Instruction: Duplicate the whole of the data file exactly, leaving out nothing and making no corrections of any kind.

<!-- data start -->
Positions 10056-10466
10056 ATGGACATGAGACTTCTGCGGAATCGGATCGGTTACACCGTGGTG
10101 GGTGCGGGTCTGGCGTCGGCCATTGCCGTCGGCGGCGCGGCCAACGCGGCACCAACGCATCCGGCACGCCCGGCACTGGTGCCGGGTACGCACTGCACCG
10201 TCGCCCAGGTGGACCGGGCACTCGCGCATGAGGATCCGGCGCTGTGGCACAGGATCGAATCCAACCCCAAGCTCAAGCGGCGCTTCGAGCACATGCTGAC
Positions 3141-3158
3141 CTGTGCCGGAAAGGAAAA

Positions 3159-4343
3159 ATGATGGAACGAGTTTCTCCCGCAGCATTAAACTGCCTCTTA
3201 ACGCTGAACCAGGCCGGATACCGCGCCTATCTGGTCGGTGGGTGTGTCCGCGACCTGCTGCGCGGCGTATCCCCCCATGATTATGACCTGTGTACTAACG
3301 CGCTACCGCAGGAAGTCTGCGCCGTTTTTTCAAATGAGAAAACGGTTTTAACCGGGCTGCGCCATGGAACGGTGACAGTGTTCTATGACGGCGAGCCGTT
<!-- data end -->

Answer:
Positions 10056-10466
10056 ATGGACATGAGACTTCTGCGGAATCGGATCGGTTACACCGTGGTG
10101 GGTGCGGGTCTGGCGTCGGCCATTGCCGTCGGCGGCGCGGCCAACGCGGCACCAACGCATCCGGCACGCCCGGCACTGGTGCCGGGTACGCACTGCACCG
10201 TCGCCCAGGTGGACCGGGCACTCGCGCATGAGGATCCGGCGCTGTGGCACAGGATCGAATCCAACCCCAAGCTCAAGCGGCGCTTCGAGCACATGCTGAC
Positions 3141-3158
3141 CTGTGCCGGAAAGGAAAA

Positions 3159-4343
3159 ATGATGGAACGAGTTTCTCCCGCAGCATTAAACTGCCTCTTA
3201 ACGCTGAACCAGGCCGGATACCGCGCCTATCTGGTCGGTGGGTGTGTCCGCGACCTGCTGCGCGGCGTATCCCCCCATGATTATGACCTGTGTACTAACG
3301 CGCTACCGCAGGAAGTCTGCGCCGTTTTTTCAAATGAGAAAACGGTTTTAACCGGGCTGCGCCATGGAACGGTGACAGTGTTCTATGACGGCGAGCCGTT